There are those who argue that a great stage play could focus on nothing but dialogue, while a great screenplay could do without dialogue at all. Both film and stage are capable of producing similar narratives, but each has its own strengths. The video game, like film, is a visual medium, but it leaves open infinite possibilities for storytelling. A game’s story is told not just through graphics and text or dialogue, but also through gameplay, mechanics, and technology.
Cart Life (Richard Hofmeier 2011) is a game in which you, as one of several characters, must keep your finances afloat while running a food cart and living your life. It features retro, side-scrolling graphics and the story is told largely through text narration. Although the look is primitive, like early, text-based adventure games, the story is serious, even existential. The progression of the story through narration is the player’s primary focus.
The Graveyard (Tale of Tales 2008) is a game that places emphasis on an abstract audio/visual experience. In the game, you play an old woman. You walk through a cemetery, sit on the bench, and hear a song about death and illness. If you pay for the full version, you have the possibility of death. There is no backstory, just a single moment without context. There is no text or dialogue, apart from the song lyrics, yet the game still communicates a strong message. The laboured movements of the woman, the stark black and white images, the crows and other ambient sounds, the melancholic song, and the way the woman patiently waits on the bench, all add up to a visceral experience. On the game’s website, the creators describe it “more like an explorable painting than an actual game.” In the free version, an old woman waits for death, then leaves to live another day. In the full version, death arrives. Through exceedingly short and simple gameplay, the game communicates a deep meaning.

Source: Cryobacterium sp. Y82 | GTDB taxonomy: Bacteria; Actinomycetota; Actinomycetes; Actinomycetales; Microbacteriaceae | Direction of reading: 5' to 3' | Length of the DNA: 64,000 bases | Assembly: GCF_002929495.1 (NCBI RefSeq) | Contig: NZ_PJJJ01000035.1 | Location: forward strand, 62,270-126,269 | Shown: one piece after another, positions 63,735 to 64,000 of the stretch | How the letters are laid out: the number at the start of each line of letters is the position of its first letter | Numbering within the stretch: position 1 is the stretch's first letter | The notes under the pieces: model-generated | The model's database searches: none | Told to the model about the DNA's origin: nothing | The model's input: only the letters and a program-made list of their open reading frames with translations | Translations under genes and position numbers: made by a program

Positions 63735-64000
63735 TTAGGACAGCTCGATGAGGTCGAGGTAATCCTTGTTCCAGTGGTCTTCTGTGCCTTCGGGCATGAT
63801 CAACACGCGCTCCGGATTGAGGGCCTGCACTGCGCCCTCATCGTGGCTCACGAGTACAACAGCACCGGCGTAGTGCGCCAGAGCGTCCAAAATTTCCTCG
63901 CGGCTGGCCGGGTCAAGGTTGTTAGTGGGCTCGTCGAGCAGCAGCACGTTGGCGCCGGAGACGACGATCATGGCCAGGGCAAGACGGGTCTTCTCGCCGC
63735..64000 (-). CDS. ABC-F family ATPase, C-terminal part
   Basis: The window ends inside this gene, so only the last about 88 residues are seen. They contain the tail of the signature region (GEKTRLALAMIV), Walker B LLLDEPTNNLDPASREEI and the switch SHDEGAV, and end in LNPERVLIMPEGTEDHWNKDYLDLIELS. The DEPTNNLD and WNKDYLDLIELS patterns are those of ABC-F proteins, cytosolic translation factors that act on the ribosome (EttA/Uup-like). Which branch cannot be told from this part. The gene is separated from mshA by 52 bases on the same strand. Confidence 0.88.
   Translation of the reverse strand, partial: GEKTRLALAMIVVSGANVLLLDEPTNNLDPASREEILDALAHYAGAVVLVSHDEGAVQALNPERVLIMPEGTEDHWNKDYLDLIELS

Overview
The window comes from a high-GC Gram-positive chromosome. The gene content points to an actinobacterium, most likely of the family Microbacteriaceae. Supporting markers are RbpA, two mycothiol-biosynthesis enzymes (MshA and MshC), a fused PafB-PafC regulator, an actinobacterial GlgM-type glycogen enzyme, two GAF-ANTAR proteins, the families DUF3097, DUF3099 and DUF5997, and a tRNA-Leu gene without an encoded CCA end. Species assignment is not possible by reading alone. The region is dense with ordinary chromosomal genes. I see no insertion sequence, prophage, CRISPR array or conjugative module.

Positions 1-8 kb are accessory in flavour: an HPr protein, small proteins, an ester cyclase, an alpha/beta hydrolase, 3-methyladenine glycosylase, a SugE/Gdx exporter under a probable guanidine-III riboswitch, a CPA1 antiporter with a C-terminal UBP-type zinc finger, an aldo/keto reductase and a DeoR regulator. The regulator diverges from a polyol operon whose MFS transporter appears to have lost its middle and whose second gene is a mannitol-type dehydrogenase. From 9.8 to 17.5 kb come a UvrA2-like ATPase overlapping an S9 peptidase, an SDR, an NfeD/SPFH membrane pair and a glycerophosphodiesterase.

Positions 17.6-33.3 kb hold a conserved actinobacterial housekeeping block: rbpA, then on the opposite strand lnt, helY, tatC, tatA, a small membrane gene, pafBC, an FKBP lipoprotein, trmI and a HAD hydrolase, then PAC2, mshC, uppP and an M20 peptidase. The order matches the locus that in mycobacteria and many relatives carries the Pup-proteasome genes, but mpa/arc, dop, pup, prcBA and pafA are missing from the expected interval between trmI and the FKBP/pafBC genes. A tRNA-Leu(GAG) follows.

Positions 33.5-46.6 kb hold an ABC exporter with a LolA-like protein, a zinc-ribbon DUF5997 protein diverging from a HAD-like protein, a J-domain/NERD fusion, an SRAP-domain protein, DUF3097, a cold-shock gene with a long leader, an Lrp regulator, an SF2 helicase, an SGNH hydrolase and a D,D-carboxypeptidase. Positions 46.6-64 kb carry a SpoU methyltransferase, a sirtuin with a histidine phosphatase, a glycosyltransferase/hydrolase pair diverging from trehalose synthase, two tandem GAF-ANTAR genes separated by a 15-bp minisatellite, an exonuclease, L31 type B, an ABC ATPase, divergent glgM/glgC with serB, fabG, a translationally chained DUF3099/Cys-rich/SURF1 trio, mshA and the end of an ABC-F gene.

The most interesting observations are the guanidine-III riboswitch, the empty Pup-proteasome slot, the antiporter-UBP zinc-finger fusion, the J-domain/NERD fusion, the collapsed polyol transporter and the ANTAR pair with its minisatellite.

Both of these games can be seen as existential tales of profound sorrow and loss, one communicated through narrative and the other primarily through visuals. Storytelling is not limited to text or visuals, however. Massively Multiplayer Online Role-Playing Games, for instance, let their own narratives fade into the background so that the players may create their own life and story within the game. In his article, “A Touch of Medieval: Narrative, Magic and Computer Technology in Massively Multiplayer Computer Role-Playing Games”, Eddo Stern notes how the interplay between characters becomes so compelling that the backstory is of little consequence (6).
Game mechanics and technology play a role in the story, too. Like in pen and paper role-playing games, game mechanics sometimes clash with the fantasy, and characters may converse in or out of character. One player might appreciate specific map coordinates, while another player may prefer the fantasy of in-game directions to a location. A common annoyance is when players disconnect from the game when faced with a perilous challenge (8). One game represented the “save game” feature as the character camping for the night (8).
Stern asserts that the players direct their own stories to such an extent that any game “downtime” is unsettling due to the sudden loss of narrative control (9). What lies at the heart of these games is not so much an elaborate backstory, but the “corporate rationing of power” that keeps players locked into a competitive challenge (12).
The stories in the first two aforementioned games are conveyed in different ways, but they are effective, emotional stories that are part of a concrete product. In an MMORPG, which is more like an ongoing service than a finished product, backstories are developed for added context, but the real story, your story, has no end.
Cart Life. Richard Hofmeier. 2011. Video game.
The Graveyard. Tale of Tales. 2008. Video game.
Stern, Eddo. “A Touch of Medieval: Narrative, Magic and Computer Technology in Massively Multiplayer Computer Role-Playing Games.” Ed. Frans Mayra. Computer Games and Digital Cultures Conference Proceedings (2002): n. pag. Print.